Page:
When you mix wonderful presentation, fantastic people and a Ballotin of mixed chocolates then you just know you’re on to a winner. At various events I’ve been lucky enough to try Laurent Couchaux’s creations, but never have I had the opportunity to try them in my own bubble with Mazzy Star playing in the background and unwinding after a hectic day on the road. There’s just something special about Rococo Chocolates, and that’s more than many people that may think when they walk past their boutiques and see the wonderful chocolate art inside, for Rococo is a delightfully, soft, unpretentious and unmelodramatic chocolaterie.
Put to one side the Chocolate Cows, the and the New Potatoes and put yourself behind a ballotin of their ganaches, rocher and caramels. Close your eyes and randomly lift one out at a time and savour the flavour, enjoy the texture and explore the aroma. Allow yourself for the new few minutes to have a brief chocolate dalliance that will make wrestle with your conscious about whether you should have “just one more”.
Exploring the contents of the ballotin and matching up the three dimensional delights with the artistic and monotone menu is an experience in itself. If you do choose to experience them with your eyes open, you may have trouble deciding which to try first. I went for the Pistachio, Hazelnut and Praline – just because it looked the most unusual. And the physical appearence was continued with the flavour. Pistachio can so easily offer an intense flavour that that is more akin to confectionary that artisan bon bons, but here the flavour is subtle and understated. It’s still recognisable, but it’s more of an amuse bouche than an abuse bouche. The praline is delightfully smooth and carries a fantastically clean flavour beneath that of the pistachio. Some may prefer more robust flavours, but I prefer this style of praline.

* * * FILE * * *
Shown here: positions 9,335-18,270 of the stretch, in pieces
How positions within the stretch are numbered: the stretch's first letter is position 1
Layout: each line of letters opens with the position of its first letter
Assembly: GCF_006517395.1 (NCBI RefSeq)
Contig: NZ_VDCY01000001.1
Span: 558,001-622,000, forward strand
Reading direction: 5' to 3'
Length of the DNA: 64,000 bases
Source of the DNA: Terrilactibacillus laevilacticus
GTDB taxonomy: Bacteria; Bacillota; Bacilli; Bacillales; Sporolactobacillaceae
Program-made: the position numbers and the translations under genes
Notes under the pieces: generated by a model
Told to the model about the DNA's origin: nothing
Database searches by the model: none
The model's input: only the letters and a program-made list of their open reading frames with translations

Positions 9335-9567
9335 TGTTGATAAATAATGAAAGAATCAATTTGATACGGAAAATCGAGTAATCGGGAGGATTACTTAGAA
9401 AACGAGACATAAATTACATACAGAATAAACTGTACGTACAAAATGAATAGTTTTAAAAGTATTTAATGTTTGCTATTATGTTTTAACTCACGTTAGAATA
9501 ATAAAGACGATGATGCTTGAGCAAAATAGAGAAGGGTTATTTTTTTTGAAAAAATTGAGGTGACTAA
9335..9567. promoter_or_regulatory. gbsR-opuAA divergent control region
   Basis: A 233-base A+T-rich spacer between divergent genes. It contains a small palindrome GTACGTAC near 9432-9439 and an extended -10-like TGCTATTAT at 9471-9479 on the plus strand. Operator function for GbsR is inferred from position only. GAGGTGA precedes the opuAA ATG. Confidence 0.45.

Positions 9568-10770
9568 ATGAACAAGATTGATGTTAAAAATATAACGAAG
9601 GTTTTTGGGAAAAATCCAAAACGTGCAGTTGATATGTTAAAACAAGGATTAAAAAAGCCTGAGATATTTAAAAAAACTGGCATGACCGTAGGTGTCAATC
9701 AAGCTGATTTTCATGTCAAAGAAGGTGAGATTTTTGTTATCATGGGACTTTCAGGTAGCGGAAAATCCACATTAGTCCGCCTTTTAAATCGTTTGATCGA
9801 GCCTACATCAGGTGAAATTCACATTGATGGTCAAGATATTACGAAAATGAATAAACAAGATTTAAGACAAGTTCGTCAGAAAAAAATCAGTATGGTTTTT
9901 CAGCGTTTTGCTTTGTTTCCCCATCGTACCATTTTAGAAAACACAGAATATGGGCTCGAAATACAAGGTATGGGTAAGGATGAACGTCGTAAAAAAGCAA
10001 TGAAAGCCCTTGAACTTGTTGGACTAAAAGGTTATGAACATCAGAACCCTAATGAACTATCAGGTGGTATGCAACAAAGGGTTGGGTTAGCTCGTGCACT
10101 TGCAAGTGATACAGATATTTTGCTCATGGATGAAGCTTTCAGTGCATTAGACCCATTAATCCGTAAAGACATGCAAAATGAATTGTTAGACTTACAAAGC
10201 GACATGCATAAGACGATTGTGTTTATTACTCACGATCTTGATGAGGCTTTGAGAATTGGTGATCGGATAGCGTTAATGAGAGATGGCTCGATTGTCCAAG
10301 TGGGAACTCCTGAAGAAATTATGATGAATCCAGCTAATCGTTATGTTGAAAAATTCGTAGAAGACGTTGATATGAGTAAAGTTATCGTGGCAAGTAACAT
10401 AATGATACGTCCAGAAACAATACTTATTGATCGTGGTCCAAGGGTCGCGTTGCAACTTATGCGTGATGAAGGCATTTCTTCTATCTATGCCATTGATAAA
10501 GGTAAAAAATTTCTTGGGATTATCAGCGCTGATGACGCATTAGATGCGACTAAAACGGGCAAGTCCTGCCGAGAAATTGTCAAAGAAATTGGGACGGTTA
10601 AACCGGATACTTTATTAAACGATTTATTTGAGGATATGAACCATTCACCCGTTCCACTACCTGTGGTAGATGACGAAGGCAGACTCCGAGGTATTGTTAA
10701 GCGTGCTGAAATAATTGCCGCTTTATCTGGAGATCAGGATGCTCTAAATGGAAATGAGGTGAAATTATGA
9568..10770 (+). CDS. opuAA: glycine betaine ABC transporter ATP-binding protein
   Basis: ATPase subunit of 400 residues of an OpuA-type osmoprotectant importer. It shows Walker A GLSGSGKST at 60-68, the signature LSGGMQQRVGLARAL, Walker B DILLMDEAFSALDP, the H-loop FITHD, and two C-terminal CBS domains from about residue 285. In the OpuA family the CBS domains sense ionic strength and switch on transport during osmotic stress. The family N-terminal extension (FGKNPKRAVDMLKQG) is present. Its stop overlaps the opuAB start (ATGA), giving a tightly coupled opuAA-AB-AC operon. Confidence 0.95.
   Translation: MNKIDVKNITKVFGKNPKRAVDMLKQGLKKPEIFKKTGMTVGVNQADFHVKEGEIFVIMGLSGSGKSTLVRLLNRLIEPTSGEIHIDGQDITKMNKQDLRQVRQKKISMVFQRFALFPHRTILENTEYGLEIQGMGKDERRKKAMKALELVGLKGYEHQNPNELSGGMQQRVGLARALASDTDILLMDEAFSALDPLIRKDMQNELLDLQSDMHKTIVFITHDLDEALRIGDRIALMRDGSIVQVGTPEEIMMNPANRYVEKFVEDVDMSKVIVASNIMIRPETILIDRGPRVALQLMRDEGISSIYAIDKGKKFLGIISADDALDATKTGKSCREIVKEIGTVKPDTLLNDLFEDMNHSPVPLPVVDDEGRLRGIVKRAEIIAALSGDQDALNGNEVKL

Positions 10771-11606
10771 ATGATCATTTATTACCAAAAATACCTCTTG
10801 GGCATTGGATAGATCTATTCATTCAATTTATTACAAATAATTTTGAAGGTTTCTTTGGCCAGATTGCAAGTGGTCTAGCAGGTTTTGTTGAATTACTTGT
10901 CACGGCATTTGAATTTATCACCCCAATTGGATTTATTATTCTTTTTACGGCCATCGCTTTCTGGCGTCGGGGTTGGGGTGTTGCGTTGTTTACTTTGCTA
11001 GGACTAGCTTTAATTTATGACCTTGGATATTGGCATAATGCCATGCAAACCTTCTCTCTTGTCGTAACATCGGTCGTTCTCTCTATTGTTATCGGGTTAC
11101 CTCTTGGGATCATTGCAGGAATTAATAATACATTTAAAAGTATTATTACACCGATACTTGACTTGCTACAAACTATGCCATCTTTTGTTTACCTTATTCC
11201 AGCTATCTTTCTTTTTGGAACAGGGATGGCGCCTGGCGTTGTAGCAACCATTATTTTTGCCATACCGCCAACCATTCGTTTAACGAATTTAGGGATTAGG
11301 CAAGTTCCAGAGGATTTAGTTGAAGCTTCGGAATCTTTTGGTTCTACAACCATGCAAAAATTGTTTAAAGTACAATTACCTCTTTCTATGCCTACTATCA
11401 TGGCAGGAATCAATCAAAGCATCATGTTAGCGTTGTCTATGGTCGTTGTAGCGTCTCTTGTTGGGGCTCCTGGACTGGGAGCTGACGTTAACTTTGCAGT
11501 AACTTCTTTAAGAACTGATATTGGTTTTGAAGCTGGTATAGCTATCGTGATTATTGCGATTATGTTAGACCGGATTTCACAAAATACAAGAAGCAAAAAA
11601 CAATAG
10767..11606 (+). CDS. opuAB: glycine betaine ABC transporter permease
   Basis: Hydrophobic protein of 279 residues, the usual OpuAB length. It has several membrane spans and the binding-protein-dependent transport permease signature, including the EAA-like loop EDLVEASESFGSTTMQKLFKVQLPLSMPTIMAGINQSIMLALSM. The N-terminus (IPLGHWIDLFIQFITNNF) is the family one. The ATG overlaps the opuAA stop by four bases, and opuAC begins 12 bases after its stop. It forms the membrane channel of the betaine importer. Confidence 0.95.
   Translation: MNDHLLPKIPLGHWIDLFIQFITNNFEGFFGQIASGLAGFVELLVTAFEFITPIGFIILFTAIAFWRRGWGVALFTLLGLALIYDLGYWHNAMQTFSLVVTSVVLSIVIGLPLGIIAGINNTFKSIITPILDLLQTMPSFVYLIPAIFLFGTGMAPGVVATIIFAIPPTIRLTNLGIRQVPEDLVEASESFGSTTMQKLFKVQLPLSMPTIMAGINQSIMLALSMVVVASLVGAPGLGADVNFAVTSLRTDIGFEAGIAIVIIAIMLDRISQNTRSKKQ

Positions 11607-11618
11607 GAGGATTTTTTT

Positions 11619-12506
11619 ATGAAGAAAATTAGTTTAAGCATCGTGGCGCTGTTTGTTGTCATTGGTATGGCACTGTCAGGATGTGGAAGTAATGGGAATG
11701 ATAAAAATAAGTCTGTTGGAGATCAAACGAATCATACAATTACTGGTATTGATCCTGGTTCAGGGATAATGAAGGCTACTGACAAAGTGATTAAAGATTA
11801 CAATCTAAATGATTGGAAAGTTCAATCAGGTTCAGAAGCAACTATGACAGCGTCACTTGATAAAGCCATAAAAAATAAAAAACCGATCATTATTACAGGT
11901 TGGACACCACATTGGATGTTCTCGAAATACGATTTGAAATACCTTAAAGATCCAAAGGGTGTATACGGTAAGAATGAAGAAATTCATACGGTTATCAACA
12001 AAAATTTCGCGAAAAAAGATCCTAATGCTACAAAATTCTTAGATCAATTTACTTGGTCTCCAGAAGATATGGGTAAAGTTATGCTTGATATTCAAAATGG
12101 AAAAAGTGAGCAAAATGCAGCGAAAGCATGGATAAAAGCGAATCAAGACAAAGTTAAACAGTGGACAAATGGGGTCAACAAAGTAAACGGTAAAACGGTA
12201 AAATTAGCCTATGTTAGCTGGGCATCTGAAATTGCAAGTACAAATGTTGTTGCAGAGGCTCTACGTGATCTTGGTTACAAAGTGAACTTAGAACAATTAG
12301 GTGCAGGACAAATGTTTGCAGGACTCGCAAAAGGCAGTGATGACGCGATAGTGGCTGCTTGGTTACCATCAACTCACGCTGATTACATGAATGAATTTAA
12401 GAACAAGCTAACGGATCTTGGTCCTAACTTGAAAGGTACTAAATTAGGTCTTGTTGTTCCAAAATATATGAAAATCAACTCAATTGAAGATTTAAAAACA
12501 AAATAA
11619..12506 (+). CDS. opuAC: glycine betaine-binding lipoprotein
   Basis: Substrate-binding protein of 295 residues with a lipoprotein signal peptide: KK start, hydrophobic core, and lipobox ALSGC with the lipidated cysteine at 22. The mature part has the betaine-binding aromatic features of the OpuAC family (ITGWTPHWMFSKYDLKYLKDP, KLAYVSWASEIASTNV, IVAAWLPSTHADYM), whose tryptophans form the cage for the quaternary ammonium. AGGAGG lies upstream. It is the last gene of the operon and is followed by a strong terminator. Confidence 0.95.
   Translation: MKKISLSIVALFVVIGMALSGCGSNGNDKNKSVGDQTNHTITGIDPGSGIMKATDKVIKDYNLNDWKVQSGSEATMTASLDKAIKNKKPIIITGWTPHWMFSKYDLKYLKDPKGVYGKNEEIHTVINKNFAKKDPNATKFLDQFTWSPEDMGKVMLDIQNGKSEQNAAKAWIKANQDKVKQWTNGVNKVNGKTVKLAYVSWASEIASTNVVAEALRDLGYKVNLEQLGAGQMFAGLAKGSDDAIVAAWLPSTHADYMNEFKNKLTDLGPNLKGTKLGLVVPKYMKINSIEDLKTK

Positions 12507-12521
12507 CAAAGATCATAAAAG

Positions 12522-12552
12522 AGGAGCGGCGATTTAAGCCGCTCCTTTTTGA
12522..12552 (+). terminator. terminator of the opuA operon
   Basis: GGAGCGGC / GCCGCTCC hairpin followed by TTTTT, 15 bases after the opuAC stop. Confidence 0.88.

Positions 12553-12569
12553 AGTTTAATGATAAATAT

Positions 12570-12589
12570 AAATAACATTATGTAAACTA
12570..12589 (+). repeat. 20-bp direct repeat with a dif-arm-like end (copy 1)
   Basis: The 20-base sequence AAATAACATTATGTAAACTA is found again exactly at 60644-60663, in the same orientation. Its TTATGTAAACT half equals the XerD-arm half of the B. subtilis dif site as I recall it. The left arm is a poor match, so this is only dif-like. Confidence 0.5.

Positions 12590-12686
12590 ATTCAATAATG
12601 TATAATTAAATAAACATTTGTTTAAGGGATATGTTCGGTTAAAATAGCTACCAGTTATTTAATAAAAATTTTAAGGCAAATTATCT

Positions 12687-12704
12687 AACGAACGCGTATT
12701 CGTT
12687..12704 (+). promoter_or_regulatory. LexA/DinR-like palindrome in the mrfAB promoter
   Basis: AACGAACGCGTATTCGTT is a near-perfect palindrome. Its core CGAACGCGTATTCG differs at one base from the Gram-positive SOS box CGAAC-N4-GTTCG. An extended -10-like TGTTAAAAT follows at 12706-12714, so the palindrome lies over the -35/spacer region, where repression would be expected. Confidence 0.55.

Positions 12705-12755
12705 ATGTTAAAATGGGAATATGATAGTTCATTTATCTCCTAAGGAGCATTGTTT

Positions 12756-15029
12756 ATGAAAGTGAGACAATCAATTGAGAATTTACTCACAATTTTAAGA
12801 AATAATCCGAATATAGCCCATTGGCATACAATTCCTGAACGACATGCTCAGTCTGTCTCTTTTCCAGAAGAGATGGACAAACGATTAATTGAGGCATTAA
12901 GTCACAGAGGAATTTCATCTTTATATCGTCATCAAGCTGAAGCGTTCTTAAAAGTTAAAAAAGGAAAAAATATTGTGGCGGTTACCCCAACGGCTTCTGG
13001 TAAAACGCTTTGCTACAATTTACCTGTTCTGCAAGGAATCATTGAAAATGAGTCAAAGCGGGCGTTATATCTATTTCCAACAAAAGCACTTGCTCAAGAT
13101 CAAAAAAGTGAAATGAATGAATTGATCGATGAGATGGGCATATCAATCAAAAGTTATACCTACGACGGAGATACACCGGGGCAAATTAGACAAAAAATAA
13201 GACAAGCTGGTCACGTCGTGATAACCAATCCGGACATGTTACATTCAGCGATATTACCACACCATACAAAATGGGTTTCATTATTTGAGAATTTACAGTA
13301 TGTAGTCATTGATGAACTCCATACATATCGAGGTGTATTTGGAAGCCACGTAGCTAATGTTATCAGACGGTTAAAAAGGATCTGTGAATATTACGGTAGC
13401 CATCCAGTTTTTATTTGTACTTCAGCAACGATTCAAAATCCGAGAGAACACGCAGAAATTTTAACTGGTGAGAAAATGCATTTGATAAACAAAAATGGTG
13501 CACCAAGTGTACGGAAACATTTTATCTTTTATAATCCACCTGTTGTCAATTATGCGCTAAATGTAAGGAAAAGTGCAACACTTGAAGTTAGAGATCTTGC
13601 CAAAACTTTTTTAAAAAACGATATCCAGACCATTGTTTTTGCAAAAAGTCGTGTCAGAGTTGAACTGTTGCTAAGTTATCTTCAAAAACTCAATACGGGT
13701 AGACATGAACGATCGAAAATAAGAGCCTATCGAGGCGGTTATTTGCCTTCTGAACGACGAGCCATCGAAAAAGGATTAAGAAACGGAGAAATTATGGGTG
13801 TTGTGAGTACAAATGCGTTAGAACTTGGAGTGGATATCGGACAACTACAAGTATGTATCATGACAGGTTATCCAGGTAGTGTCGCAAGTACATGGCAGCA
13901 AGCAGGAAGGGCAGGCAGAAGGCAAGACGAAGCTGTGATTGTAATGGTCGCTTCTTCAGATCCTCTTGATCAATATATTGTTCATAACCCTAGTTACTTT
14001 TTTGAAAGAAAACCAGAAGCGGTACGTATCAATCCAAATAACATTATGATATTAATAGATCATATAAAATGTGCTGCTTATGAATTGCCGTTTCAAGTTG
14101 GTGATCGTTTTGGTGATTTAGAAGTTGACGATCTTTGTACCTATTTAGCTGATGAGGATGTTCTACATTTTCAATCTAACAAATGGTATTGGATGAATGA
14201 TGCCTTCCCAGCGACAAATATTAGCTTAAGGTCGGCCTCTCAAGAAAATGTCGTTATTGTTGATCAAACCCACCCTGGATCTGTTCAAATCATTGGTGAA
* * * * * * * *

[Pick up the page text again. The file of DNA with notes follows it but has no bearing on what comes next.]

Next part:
I know some don’t like the combination of violet and chocolate, but call me old-fashioned, but I love it – just as I did with the Matcha Lotus Selection. Here, when combined with the blackcurrant it produces a sort of acidic Refreshers flavour, and even feel. I just love it how it makes the insides of my cheeks feel as they recoil with the fruity acidity. The flavour is clean and, funnily enough, very refreshing. I’d say that this is the perfect summer chocolate treat – if only the weather was obliging.
The Orange, Mango and Passion Fruit was next and was another triumphant fruity creation. The flavours combined offered another refreshing experience. This summer I paddled in the River Avon and it this bon bon gave the same sort of fresh, exhilarating sensation. Some chocolatiers like to knock your socks off with flavour, but these are more like a soft, sensual full body massage.
To restore some sort of balance I had the house dark truffle which had much more of a dark, broody, earthy feel. They tasted a touch alcoholic, although they probably weren’t. Also you may get a very long lasting, Demerara sugar flavour on the tip of your tongue, which when combined with the darker flavours to the side, give a very enjoyable experience.
The last I tried (I want to leave some for my wife and to enjoy over the next couple of days) was the Raspberry Madagascar which upped the acidic stakes a notch or two, but continued the wonderful theme of the previous fruit ganaches. The strange thing was that most of the fruit flavour could be found in abundance at the very beginning and then quickly dissipated to live the mildest of flavours at the side of the mouth. All I can say here was that it was another delightful ganache.
A chocolate ballotin doesn’t have to produce a post-coitus glow to be incredibly enjoyable. Sometimes a kiss and a cuddle is enough to fill a need and that’s exactly what you get here. You’re not left exhausted, just incredibly satiated. Far too many chocolatiers try to push the boundaries of the chocolate world and don’t quite make it. Here Laurent doesn’t try to put a man on a chocolate moon, he doesn’t try rocket science, he just manages to perfectly execute the personal favourites of a massive number of chocolate lovers – and succeeds.